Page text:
A study conducted by the Employee Benefit Research Institute and the Investment Company Institute indicated that adults who hung onto their 401(k) s fared much better than those co-workers that abandoned them following the financial crisis of 2008. The study indicated that those workers that maintained their asset allocation and continued to contribute to their accounts had a 67% higher average account balance at the end of 2012 than those that quit contributing.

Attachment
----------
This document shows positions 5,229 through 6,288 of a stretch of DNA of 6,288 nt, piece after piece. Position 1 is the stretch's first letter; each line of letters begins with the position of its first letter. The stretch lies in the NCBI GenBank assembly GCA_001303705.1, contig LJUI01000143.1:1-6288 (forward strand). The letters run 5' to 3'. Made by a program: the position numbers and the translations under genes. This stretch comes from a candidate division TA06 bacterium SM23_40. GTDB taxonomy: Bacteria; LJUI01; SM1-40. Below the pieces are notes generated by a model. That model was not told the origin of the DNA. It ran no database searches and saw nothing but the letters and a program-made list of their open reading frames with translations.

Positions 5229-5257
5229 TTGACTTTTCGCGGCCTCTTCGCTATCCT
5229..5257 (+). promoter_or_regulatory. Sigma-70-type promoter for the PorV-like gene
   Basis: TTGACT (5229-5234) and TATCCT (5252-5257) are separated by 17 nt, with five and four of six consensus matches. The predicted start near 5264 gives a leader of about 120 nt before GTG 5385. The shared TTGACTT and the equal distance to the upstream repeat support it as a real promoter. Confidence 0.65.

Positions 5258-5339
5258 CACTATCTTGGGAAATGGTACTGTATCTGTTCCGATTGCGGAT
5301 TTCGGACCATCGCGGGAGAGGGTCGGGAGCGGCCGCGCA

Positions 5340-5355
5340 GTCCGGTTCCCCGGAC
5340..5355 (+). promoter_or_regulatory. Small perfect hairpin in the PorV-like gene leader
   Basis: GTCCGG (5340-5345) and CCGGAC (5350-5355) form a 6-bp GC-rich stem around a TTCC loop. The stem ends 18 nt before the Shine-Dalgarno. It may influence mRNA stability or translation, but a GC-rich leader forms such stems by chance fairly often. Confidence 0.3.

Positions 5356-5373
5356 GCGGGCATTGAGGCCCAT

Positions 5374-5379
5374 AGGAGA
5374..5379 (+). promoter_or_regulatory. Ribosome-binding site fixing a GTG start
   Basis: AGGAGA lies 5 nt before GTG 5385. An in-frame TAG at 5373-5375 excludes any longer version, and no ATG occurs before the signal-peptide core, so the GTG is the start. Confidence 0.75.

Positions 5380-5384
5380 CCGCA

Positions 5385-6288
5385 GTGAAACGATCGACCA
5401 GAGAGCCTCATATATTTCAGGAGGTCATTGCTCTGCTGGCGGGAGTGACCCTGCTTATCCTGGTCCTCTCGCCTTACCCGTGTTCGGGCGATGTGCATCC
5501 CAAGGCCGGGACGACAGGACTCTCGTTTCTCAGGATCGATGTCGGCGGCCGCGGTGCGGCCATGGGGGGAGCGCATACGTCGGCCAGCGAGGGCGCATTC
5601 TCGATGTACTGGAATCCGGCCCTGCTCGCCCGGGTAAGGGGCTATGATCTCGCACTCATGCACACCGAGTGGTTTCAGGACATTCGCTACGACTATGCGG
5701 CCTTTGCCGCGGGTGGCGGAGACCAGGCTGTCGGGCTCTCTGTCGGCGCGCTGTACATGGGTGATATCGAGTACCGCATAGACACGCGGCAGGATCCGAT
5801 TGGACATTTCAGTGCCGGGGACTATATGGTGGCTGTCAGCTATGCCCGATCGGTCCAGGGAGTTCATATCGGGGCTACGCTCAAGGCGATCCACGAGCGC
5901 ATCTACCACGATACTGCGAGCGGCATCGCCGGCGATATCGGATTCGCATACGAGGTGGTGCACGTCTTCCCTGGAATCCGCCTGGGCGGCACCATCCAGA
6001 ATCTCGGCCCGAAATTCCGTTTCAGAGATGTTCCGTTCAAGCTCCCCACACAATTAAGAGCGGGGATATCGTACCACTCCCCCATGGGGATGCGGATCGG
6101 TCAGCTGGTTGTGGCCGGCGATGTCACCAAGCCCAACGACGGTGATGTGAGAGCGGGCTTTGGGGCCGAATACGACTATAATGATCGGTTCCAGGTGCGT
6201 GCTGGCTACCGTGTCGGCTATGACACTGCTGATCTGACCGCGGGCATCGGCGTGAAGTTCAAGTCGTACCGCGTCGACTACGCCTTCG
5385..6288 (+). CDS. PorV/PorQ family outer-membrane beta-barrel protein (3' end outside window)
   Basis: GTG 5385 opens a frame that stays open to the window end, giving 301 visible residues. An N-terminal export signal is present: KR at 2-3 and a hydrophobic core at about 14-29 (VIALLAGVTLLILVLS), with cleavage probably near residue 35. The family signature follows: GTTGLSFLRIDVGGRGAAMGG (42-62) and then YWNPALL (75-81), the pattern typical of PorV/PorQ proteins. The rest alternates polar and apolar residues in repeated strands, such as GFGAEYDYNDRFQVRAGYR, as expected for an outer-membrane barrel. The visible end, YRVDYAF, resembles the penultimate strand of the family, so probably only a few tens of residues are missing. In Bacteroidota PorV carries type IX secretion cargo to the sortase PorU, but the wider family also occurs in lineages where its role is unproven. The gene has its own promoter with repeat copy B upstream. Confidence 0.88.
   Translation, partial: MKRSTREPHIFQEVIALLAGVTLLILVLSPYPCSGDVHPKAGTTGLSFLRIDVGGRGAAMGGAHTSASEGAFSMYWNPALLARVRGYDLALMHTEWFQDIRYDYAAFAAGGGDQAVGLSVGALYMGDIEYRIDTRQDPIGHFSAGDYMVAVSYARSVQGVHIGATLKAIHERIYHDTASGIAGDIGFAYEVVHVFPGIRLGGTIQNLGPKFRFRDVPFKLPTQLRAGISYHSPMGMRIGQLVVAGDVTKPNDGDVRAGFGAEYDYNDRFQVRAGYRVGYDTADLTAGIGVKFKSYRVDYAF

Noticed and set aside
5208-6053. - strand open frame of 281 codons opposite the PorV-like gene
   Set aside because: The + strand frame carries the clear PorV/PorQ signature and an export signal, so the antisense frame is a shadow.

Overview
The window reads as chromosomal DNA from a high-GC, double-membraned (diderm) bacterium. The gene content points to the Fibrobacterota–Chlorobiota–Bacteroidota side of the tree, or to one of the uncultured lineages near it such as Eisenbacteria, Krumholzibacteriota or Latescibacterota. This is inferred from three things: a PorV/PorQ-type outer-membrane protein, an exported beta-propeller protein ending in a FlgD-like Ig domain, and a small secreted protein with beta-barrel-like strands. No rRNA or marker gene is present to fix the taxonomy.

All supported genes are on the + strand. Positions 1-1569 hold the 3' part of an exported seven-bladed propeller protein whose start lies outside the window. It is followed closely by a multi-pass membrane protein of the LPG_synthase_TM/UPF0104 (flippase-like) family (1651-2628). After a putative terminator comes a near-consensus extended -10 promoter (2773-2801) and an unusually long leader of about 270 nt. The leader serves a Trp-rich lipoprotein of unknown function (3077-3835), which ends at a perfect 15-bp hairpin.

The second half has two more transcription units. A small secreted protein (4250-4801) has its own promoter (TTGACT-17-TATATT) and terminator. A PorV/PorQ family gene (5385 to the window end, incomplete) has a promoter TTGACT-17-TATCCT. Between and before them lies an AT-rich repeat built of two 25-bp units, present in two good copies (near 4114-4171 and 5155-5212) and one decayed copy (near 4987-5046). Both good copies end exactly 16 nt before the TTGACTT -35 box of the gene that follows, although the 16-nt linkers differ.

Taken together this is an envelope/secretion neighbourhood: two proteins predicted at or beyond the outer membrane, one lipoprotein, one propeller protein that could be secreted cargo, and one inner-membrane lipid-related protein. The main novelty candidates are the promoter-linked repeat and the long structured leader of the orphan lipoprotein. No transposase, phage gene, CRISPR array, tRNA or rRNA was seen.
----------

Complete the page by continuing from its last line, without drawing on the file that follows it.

The study also found that older 401(k) participants shied away from equities more than younger workers did. The share of 50- and 60-year olds with more than 80% of their 401(k)s in equities declined from 32.6% in 2007 to 23.5% in 2012, while the number of younger stock lovers dropped much less, only from 60.2% to 57.8%.
What this study tells us is that sticking to a good asset allocation plan and continuing to dollar cost average into your portfolio really works. It also tells us that making emotional decisions regarding your investing habits (and attempting to time the markets) doesn't.